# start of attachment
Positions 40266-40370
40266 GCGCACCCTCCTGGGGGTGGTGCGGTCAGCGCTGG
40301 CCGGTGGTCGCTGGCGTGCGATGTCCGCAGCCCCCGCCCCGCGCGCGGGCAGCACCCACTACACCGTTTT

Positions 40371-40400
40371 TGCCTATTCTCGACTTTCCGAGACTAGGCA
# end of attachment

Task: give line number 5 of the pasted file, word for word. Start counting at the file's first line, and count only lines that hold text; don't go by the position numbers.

40371 TGCCTATTCTCGACTTTCCGAGACTAGGCA